Why are ninjas so prevalent in our entertainment? Why do they fascinate us so? Perhaps, partially, because we don’t have to deal with them in real life anymore. The question Netflix’s upcoming Japanese series House Of Ninjas poses is…OR DO WE?
One of the last holdouts in the advertising trend among streaming services is about to give in. Amazon warned it was thinking about adding ads to Prime Video, and it will make do on that threat about a month from now, they announced today.
We don’t know how Netflix’s version of Avatar The Last Airbender will turn out (without the creators’ input, it’s up in the air), but we do know at this point what Aang will look like…and Karara, and Sokka, and Fire Lord Ozai and just about everyone else except Toph, who probably won’t appear in Season 1, barring some kind of mid-credits stinger.
Netflix has had a lot of projects in the fire lately, but this is the big one — their most ambitious offering of 2023, premiering nine days before the end of the year itself. It’s ridiculously expensive, carrying a price tag of $166 million for the production of two films (this is just Part One). We may be nearing the end of the age when streamers will spend Infinity Dollars on one project, but Rebel Moon is quite a loud way to go out. However, will it be good?
This sounds pretty against brand, but the company that made it popular to get your entertainment directly from home, instead of picking it up from a store, has decided to get into the store business. Netflix is in the early stages of a venture called “Netflix House,” a franchise of small stores across the US that will exclusively sell Netflix-related stuff.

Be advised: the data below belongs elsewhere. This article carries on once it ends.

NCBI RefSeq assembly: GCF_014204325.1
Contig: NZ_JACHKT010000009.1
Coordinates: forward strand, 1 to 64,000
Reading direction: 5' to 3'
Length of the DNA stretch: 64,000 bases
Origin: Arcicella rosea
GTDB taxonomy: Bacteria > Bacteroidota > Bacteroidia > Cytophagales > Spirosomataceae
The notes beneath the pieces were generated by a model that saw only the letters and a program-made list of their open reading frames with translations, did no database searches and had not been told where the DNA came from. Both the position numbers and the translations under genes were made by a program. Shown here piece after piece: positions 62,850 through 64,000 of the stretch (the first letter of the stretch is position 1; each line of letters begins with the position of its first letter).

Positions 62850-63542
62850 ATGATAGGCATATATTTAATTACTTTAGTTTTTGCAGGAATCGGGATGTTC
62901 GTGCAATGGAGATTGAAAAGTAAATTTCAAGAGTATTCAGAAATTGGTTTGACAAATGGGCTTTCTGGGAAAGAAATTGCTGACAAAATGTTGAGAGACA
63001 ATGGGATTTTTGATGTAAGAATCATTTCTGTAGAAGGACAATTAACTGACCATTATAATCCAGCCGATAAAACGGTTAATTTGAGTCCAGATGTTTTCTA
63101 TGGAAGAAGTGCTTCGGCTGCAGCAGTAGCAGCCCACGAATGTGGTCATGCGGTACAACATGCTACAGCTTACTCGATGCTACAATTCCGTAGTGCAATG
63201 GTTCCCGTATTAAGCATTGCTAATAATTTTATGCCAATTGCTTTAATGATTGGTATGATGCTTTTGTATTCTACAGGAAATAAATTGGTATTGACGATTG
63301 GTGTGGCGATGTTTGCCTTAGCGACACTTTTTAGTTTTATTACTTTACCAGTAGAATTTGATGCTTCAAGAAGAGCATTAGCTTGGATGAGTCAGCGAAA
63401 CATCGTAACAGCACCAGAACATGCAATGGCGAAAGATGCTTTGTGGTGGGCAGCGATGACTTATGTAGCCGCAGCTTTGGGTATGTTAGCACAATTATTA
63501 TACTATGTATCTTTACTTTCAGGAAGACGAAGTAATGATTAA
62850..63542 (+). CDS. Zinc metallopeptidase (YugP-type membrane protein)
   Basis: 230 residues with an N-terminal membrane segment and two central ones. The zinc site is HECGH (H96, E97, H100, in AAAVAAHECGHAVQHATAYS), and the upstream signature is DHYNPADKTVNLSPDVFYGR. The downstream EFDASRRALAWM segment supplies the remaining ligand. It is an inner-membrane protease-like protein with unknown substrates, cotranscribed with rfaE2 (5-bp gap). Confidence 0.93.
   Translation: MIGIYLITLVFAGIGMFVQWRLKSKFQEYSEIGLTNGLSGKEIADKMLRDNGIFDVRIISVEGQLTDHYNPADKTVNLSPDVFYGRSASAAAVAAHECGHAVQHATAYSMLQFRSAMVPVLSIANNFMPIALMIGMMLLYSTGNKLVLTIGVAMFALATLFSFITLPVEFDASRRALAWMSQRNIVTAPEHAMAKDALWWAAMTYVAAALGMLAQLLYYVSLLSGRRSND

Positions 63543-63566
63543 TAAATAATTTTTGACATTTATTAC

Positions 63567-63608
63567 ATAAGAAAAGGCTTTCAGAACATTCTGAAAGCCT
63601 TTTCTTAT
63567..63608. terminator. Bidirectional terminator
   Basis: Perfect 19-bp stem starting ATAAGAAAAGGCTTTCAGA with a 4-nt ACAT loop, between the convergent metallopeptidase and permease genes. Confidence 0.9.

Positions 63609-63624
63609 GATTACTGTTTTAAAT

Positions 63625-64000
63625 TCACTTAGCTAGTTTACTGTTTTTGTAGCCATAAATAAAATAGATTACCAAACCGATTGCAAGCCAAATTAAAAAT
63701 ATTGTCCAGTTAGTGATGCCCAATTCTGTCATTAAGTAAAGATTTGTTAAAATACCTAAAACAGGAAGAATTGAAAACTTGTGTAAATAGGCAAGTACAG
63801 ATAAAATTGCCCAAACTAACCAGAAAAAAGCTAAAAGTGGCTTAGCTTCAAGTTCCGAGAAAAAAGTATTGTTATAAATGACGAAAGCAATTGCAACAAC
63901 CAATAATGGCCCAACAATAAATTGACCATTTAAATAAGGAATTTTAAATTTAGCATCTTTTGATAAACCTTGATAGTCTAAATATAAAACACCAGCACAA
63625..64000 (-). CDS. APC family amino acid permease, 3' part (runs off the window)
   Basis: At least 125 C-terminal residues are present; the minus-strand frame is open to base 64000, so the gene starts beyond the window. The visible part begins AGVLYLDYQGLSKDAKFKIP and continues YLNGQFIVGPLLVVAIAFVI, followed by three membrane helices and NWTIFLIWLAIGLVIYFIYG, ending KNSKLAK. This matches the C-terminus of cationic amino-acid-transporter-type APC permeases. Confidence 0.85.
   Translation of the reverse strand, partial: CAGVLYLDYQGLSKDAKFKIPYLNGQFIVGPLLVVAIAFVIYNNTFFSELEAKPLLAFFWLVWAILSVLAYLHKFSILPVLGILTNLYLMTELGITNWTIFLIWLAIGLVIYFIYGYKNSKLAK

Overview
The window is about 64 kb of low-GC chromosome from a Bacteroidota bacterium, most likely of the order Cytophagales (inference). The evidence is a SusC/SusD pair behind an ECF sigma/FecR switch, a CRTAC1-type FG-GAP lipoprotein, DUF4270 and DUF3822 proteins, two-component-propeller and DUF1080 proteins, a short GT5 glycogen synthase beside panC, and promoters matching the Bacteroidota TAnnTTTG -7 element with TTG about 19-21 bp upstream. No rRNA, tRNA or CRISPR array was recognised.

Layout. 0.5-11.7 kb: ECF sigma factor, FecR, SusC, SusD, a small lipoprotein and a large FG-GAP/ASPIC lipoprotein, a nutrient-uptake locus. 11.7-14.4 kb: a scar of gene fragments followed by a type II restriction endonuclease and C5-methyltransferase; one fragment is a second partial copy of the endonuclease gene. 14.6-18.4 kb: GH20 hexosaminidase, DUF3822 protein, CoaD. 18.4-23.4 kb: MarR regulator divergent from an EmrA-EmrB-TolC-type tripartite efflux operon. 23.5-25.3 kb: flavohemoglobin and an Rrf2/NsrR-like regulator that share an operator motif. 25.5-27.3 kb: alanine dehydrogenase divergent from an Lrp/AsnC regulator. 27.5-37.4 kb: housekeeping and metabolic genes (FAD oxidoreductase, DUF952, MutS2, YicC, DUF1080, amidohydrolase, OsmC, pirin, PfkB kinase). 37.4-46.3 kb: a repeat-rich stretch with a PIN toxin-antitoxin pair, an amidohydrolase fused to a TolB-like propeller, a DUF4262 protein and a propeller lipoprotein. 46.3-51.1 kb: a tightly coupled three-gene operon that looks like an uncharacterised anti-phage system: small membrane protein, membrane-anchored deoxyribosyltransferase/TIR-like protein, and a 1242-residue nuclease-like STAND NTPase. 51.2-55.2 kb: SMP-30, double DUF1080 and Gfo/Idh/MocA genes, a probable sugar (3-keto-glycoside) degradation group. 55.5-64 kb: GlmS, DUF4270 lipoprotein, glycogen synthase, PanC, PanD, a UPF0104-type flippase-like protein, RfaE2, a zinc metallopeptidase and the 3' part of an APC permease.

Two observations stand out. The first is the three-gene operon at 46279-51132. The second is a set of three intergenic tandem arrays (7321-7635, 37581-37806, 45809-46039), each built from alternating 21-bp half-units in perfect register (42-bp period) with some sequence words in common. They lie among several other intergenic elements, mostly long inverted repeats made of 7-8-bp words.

Well, here we finally go. Nearly a year after everyone expected it to show up, the final half-season of Doom Patrol is finally, definitively scheduled for an October debut. Will we ever know why we had to wait so long? Probably not. But at least we finally have this trailer we’ve been waiting many months to receive.
There’s a pessimistic take flying around social media that “there will never be another cult TV series,” meaning the new habit of streamers deleting shows that underperformed means it will be impossible to create a show that gains its audience over time, rather than right out of the gate. Well, folks, here’s a present-day example of a show clawing itself back from the cliff due to sheer fan will. It may be harder, but it’s not impossible.
Sony has been lending their IPs out for film and television projects, with varying results. The Last Of Us show on HBO was an instant classic. The Uncharted movie came and went, and I can’t remember if their Gran Turismo film has been released or not (which isn’t a good sign). Twisted Metal, however, is a brand Sony has done nothing with for over a decade, so what does the recognition buy you?
Every now and then, life will surprise you sometimes, and in a good way. Doesn’t usually happen. Happened tonight.
We haven’t got long before the first new episodes of Futurama in a decade premiere on Hulu. We had long assumed the show was over (and had made peace with that) but in a world of endlessly recyclable IP nothing truly dies, does it?
This reporter, like most people on this Earth, doesn’t subscribe to all the streaming services at one time. That would be foolhardy; a human only has so many hours in the day to devote to entertainment, and buying more than you can actually watch makes no sense. So with most of these services I buy access for a few months, watch everything that interests me, and then when I find my interest trailing off I cancel it.